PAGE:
ZAGREB, June 5 (Reuters) - Slaven Bilic has suffered many trials and tribulations as Croatia coach and faces another stiff challenge if his six year spell in charge is to finish on a high.
His roller-coaster experiences have only intensified his resolve to steer the squad he has led since 2006 into the knockout stages of this summer’s tournament - his last in charge before he leaves to take over Lokomotiv Moscow
As both player and coach Bilic has endured highs and lows, triumphs and disappointments, in a career punctuated with incident.
He was a key member of his country’s run to the 1998 World Cup semi-finals in France where he was embroiled in controversy after an infamous clash with Laurent Blanc when Bilic’s “simulation” led to the Frenchman being sent off and missing the final.
Bilic, 43, from Split, found it difficult to shake off the stigma of that episode, especially in France, but has shown few signs of any lasting damage in a promising coaching career.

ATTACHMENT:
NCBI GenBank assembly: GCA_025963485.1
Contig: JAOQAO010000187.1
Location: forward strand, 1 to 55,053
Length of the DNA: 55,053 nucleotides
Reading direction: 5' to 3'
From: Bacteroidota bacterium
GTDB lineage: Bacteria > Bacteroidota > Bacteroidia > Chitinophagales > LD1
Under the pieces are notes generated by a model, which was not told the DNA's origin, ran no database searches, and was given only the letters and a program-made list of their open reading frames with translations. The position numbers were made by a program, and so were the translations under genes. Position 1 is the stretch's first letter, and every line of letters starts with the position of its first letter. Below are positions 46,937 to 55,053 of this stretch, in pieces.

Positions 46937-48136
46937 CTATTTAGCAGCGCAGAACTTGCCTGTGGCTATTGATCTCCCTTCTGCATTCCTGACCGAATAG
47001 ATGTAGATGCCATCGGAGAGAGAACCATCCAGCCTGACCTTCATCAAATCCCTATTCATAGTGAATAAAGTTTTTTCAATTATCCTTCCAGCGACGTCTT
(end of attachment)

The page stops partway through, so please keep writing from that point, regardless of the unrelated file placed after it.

He was caretaker manager at his former club Hajduk Split and also coached Croatia’s Under-21 side for two years before he took charge of the senior side.
A smooth run through the Euro 2008 qualifiers included a knockout ‘double’ over England, not only cost their coach Steve McClaren his job but also drew the attention of several Premier League clubs.
Bilic’s market value rocketed after taking Croatia to the last eight at Euro 2008, but his luck changed after a heart-breaking defeat by Turkey.
Having seen his team take a 119th-minute lead in Vienna, Bilic watched in disbelief as the Turks equalised with the last kick of extra time and won the penalty shootout.
After that emotional setback, there were times when Bilic may have regretted his decision to reject all offers and stay with the national team as he twice came close to losing his job.
He first came under fire when Croatia failed to qualify for the 2010 World Cup, especially in the aftermath of a 5-1 rout by England, which followed an earlier 4-1 loss to them in the campaign.
Patchy form continued through the Euro 2012 qualifiers when a 2-0 defeat by Greece left them second in their group, behind the 2004 winners, and Bilic’s job again hanging by a thread.
But he gained vindication, and some revenge for Croatia’s Viennese exit, by defeating Turkey 3-0 on aggregate in the play-offs and the man who has a law degree and also plays the guitar in a rock band, was able to celebrate.
Bilic enjoys the unequivocal trust of his players and his authority and enthusiasm will be key factors when Croatia seek to advance from a daunting group featuring Spain, Italy and Ireland. (Editing by Mitch Phillips)